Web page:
WASHINGTON

The mother of a healthcare worker who was fatally shot in her home by police has filed a wrongful death suit against the three officers involved. 

Breonna Taylor, a 26-year-old emergency medical technician (EMT) in Louisville, Kentucky, was shot at least eight times in her apartment while police were executing a search warrant on her residence.

The Louisville Metro Police Department says the officers were attempting to carry out a narcotics-related search warrant when they entered Taylor’s apartment in the early morning hours of March 13.

Taylor and her boyfriend, Kenneth Walker, were inside when the plainclothes officers used a battering ram on the apartment’s front door to force their way into her residence, according to Taylor’s legal team.

Taylor and Walker were sleeping at the time and believed “their house was being invaded,” Ben Crump, one of the attorneys representing Taylor’s family, said during a virtual press conference held Wednesday.

Officers and Walker, who Crump said is a licensed gun owner, then exchanged fire with one officer being struck. The lawsuit alleges Walker thought the residence was being broken into when he opened fire in self-defense, saying he called 911 at the time.

Crump said officers shot 25 to 30 rounds into the apartment from multiple positions including windows, the front door and patio doors, describing the gunshots as “a volley of bullets from every direction.”

“They had a right to try to protect themselves against a home invasion. In fact, they called 911. Kenny, who is a licensed registered gun owner, in an attempt to protect his castle, to protect his woman, and protect himself, got his gun, and as they came through the front door he shot,” Crump said, referring to Walker.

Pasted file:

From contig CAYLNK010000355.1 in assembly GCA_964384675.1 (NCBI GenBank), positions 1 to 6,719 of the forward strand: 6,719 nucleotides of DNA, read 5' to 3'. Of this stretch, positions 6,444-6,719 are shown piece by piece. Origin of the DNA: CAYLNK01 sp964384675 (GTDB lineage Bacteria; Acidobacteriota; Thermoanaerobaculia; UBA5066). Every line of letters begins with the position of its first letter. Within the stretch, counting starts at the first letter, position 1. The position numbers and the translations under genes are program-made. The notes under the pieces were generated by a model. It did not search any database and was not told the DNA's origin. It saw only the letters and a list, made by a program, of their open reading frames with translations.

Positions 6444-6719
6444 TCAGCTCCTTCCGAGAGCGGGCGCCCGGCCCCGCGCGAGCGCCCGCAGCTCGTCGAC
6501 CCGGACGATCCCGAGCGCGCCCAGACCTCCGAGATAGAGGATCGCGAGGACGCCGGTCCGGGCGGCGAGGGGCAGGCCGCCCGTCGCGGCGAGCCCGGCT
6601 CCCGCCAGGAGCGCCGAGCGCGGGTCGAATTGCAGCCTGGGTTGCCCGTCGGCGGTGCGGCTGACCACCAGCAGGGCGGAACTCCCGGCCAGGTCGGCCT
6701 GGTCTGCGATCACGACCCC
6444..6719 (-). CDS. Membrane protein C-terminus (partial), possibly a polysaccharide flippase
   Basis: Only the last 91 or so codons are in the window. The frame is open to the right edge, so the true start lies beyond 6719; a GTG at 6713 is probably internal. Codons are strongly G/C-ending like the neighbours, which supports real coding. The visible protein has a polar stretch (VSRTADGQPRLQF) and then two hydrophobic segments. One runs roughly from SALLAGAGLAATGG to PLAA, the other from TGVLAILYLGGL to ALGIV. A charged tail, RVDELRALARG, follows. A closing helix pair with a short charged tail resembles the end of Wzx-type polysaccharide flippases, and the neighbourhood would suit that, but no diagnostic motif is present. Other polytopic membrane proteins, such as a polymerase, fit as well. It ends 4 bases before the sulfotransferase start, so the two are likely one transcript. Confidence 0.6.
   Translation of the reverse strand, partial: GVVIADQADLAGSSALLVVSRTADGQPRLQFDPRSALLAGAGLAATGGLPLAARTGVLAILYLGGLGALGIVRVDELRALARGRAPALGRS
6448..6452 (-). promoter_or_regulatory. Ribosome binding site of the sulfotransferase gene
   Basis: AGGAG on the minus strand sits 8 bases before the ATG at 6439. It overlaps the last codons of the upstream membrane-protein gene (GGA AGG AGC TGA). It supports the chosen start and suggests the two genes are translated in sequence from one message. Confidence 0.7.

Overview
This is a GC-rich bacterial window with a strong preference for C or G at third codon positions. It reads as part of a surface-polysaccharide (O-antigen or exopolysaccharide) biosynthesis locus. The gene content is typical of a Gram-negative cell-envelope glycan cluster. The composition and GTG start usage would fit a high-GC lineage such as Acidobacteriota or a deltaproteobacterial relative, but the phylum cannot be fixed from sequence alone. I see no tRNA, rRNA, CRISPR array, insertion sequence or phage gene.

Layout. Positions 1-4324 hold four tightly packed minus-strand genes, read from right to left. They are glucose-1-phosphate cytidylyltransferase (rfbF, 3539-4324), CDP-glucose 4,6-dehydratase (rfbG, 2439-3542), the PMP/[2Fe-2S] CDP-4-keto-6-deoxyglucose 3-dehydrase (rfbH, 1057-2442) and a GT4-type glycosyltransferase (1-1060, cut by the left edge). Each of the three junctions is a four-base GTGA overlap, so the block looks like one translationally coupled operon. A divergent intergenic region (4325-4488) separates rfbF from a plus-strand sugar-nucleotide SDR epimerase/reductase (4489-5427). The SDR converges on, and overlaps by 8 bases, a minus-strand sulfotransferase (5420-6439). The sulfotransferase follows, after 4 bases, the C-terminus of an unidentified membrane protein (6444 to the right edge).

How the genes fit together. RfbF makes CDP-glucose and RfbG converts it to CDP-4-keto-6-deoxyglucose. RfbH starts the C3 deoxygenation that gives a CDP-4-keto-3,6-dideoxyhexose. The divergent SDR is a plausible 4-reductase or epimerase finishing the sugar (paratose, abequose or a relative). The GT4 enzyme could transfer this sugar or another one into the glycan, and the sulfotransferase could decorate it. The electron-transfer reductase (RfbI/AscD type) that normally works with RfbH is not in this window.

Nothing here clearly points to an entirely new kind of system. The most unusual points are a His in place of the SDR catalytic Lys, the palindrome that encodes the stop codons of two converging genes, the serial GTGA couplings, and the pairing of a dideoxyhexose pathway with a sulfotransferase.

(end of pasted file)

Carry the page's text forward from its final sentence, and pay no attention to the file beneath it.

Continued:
“Kenny and Breonna believed that they were committing a home invasion, and don’t African-Americans have a right to the Second Amendment?” he added, referring to the constitutional article enshrining the American right to bear arms.

Police initially claimed the officers announced themselves before entering, but a copy of the search warrant obtained by the local WAVE 3 television news channel shows they requested, and were granted, a “no-knock warrant” by a judge.

Taylor’s legal team insists they did not announce themselves, citing eyewitnesses who said they were Taylor’s neighbors and did not hear officers announce themselves.

The warrant, obtained by WAVE 3 News, lists Taylor and two other men, Adrian Orlandes Walker and Jamarcus Glover, who were under suspicion of drug trafficking. It says Glover, who was arrested separately before the fatal shootout, was using Taylor’s address to ship drugs to in an effort to conceal the shipments.

The Taylor family’s wrongful death lawsuit was filed in late April, but Crump, who has represented several high-profile cases including the one ongoing regarding the shooting death of Ahmaud Arbery, announced this week he would be representing Taylor’s family.

Walker, Taylor’s boyfriend, has been charged with attempted murder of a police officer.

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